Spacecraft Makes Closest Ever Pass by Mars' Moon Phobos

A European probe made its closest-ever swing by Mars' moonPhobos Wednesday on a quest to learn more about the inner structure of the mysteriousMartian satellite.

The European Space Agency (ESA)'s Mars Express spacecraftflew in about 42 miles (67 km) above the rocky moon's surface. The pass was oneof 12 scheduled flybys of Phobos,each with its own scientific objective.

"I'm very happy that it's working so well," GerhardSchwehm, head of ESA's Solar System Science Operations Division, said after themaneuver. "This close encounter by MarsExpress has been a great chance to learn more about the inner structure ofPhobos."

Phobos is the larger of Mars' two diminutive moons (theother is Deimos). With a diameter only about 14 miles (22 km) wide, Phobosis not massive enough to have rounded into a sphere when it formed. Rather, itis shaped irregularly, more like a lumpy asteroid than a moon.

The goal of this pass was to study the mass distribution andgravitational field of this body. So any kind of movement by the spacecraft,even the miniscule changes caused by using its cameras to snap pictures, couldthrow the measurements off.

"This is a unique experiment and requires thespacecraft to be entirely passive, so that the only deviations to its motionare produced by the gravitational field of Phobos (which for Mars Express isjust one-billionth the strength of Earth?s gravity at the surface of ourplanet)," wrote ESA spokesperson Stuart Clark on the Mars Express Blog.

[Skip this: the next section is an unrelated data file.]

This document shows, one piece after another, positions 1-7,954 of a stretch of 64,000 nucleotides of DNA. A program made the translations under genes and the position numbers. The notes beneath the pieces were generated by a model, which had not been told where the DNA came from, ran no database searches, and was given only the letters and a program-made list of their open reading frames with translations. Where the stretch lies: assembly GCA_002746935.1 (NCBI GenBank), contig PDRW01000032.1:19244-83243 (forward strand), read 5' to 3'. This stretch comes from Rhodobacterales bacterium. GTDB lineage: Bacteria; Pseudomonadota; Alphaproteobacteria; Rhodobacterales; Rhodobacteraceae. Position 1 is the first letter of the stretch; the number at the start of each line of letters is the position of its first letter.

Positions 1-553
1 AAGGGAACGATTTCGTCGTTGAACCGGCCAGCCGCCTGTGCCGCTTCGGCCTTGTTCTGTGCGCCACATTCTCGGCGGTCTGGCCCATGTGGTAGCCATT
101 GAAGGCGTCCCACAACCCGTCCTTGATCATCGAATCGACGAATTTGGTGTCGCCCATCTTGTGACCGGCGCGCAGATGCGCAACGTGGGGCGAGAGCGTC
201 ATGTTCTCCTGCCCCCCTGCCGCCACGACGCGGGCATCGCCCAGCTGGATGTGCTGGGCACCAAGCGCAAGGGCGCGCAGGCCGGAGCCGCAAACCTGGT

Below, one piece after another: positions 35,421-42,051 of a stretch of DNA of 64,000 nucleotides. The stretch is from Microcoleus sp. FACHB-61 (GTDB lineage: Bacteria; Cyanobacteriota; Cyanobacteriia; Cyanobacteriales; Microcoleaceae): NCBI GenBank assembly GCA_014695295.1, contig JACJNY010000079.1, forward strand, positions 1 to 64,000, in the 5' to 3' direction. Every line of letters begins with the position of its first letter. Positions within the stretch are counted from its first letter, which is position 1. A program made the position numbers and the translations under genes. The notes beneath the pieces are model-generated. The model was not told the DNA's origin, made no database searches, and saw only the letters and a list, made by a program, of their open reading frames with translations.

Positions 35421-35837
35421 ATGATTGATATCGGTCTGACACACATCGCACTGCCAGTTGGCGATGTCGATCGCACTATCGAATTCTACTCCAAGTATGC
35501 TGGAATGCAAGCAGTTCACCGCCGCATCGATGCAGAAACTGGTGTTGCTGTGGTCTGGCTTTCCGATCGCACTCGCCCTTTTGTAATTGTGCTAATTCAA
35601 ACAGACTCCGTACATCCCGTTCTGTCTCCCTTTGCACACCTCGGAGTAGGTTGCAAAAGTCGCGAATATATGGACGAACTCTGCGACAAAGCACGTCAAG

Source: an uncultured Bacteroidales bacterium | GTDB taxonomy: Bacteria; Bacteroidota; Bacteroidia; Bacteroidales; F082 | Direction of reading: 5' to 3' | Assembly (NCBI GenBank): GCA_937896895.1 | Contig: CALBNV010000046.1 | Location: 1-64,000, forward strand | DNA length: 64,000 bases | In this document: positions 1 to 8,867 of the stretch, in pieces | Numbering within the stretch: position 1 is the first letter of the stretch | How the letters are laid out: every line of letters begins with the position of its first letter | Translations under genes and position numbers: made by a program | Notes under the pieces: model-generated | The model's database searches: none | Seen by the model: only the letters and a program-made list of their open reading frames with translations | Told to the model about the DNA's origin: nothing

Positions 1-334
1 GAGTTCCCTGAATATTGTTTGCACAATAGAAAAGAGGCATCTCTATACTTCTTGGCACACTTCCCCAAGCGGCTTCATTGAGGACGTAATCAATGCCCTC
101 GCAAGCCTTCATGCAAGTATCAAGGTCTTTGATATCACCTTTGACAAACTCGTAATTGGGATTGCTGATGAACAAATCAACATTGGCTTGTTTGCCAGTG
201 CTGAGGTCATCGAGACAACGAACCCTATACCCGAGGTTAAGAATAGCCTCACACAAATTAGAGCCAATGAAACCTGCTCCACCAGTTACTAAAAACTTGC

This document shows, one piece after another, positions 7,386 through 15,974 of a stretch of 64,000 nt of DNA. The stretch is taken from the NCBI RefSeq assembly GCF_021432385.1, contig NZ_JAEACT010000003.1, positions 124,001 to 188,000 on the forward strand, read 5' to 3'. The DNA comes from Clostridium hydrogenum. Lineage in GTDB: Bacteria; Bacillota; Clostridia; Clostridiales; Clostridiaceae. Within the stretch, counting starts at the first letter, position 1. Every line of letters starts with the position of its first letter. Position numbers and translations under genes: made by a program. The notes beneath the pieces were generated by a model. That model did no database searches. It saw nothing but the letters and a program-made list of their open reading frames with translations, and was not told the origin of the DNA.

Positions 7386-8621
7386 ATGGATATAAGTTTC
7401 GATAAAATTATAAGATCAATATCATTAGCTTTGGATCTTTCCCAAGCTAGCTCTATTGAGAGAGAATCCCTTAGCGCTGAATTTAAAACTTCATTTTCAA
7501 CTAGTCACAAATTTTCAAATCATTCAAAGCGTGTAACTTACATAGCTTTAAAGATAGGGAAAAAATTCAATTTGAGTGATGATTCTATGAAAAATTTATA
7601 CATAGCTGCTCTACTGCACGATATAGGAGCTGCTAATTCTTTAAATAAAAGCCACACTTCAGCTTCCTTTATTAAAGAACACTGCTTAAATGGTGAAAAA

Sadly, that means no pretty pictures from this flyby.

Luckily, new high resolution pictures of Phobos are expectedafter subsequent approaches starting March 7, ESA officials said.

  • Image Gallery: Mars Express - A Year of Discoveries
  • Video - Two Moons of Mars Seen Together
  • Mars in 3D: Images from Mars Express

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Clara Moskowitz
Assistant Managing Editor

Clara Moskowitz is a science and space writer who joined the team in 2008 and served as Assistant Managing Editor from 2011 to 2013. Clara has a bachelor's degree in astronomy and physics from Wesleyan University, and a graduate certificate in science writing from the University of California, Santa Cruz. She covers everything from astronomy to human spaceflight and once aced a NASTAR suborbital spaceflight training program for space missions. Clara is currently Associate Editor of Scientific American. To see her latest project is, follow Clara on Twitter.